Ei·ther, conj. Either precedes two, or more, coördinate words or phrases, and is introductory to an alternative. It is correlative to or.
Either he is talking, or he is pursuing, or he is in a journey, or peradventure he sleepeth. --1 Kings xviii. 27.
Few writers hesitate to use either in what is called a triple alternative; such as, We must either stay where we are, proceed, or recede. --Latham.
Note: ☞ Either was formerly sometimes used without any correlation, and where we should now use or.
Can the fig tree, my brethren, bear olive berries? either a vine, figs? --James iii. 12.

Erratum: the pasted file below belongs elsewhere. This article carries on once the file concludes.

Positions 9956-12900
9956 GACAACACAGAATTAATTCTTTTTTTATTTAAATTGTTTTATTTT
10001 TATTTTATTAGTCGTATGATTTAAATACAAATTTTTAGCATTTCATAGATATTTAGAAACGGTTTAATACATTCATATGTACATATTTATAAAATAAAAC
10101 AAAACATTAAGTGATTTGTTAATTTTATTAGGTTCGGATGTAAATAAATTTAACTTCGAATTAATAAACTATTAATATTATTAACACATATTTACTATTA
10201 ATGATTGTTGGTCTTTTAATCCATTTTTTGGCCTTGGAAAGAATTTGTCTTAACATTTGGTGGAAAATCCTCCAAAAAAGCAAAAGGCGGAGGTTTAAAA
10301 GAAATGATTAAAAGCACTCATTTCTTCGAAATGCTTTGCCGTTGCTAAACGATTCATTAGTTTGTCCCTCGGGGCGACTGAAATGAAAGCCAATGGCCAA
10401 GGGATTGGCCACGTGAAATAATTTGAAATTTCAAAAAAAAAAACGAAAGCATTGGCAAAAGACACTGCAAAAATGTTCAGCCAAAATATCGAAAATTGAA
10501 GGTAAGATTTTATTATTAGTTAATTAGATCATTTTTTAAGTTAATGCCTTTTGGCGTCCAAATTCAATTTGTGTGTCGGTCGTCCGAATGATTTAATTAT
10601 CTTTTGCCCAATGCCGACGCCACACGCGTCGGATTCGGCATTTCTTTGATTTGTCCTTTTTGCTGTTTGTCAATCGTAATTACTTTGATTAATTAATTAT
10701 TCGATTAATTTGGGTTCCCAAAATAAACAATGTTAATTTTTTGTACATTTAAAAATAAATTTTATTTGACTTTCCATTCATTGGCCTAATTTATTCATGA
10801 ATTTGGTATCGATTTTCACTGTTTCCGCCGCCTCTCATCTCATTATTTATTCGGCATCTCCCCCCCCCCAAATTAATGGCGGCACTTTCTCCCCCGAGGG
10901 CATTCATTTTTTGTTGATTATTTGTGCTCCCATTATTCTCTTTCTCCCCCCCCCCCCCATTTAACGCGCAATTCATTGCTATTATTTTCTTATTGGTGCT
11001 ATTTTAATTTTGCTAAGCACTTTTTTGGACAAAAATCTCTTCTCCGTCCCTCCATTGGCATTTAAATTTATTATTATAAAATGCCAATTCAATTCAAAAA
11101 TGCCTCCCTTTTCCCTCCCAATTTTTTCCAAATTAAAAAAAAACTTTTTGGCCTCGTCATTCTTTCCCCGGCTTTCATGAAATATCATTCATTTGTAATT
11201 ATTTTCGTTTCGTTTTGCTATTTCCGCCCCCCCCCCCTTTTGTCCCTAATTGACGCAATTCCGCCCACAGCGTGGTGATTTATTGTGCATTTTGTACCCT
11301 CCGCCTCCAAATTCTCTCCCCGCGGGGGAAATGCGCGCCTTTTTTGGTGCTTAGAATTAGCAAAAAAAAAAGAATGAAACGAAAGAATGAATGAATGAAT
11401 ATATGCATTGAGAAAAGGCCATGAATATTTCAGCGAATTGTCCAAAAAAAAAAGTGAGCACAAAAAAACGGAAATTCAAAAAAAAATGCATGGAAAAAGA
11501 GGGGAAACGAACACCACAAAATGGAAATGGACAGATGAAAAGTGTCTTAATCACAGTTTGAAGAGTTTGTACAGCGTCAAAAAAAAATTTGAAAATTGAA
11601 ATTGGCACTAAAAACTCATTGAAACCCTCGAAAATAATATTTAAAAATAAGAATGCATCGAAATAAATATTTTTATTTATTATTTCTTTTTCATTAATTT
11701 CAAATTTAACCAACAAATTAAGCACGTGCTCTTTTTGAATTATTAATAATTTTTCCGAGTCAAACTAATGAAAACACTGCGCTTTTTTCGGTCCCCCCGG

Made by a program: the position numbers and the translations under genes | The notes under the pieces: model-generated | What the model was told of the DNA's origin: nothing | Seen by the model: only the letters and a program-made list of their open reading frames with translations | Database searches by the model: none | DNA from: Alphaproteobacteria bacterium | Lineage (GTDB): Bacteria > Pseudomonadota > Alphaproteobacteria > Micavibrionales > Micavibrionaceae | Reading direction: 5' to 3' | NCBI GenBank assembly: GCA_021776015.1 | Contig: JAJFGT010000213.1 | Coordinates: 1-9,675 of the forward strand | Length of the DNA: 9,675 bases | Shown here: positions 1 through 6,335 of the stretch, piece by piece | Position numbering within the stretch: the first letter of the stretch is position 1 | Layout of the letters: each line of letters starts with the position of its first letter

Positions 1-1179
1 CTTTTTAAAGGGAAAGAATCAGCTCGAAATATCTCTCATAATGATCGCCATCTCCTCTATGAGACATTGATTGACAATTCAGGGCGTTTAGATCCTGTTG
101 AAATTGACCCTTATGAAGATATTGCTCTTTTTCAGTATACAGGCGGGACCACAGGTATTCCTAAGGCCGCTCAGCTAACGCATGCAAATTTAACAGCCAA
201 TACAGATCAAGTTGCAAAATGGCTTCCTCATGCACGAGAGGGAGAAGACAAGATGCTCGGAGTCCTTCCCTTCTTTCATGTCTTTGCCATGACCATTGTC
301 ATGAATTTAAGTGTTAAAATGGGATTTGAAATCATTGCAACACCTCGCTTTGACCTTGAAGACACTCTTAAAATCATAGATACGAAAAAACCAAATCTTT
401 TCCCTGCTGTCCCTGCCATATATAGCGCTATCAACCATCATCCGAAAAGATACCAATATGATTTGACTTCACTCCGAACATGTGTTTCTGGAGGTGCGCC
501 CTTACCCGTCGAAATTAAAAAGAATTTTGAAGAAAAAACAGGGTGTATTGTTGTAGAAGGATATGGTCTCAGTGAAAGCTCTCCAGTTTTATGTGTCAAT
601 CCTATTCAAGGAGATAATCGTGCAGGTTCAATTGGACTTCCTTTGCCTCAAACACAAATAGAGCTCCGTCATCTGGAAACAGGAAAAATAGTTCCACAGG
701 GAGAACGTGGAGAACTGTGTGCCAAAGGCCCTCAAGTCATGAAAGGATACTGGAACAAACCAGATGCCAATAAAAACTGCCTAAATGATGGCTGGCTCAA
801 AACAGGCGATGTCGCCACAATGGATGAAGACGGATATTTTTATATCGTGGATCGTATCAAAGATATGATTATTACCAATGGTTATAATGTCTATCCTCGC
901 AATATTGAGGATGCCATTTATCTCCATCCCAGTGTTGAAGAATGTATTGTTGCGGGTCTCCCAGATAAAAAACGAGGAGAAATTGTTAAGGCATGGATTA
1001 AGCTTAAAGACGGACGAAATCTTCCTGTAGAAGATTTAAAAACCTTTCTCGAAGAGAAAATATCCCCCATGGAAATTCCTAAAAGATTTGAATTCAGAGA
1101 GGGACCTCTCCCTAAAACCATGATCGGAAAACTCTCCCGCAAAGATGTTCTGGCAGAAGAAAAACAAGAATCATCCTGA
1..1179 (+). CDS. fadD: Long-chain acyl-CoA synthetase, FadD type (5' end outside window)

Ei·ther a. & pron.
1. One of two; the one or the other; -- properly used of two things, but sometimes of a larger number, for any one.
Lepidus flatters both,
Of both is flattered; but he neither loves,
Nor either cares for him. --Shak.
Scarce a palm of ground could be gotten by either of the three. --Bacon.
There have been three talkers in Great British, either of whom would illustrate what I say about dogmatists. --Holmes.
2. Each of two; the one and the other; both; -- formerly, also, each of any number.
His flowing hair
In curls on either cheek played. --Milton.
On either side . . . was there the tree of life. --Rev. xxii. 2.
The extreme right and left of either army never engaged. --Jowett (Thucyd).
adv : after a negative statement used as an intensive meaning
something like `likewise' or `also'; "he isn't stupid,
but he isn't exactly a genius either"; "I don't know
either"; "if you don't order dessert I won't either"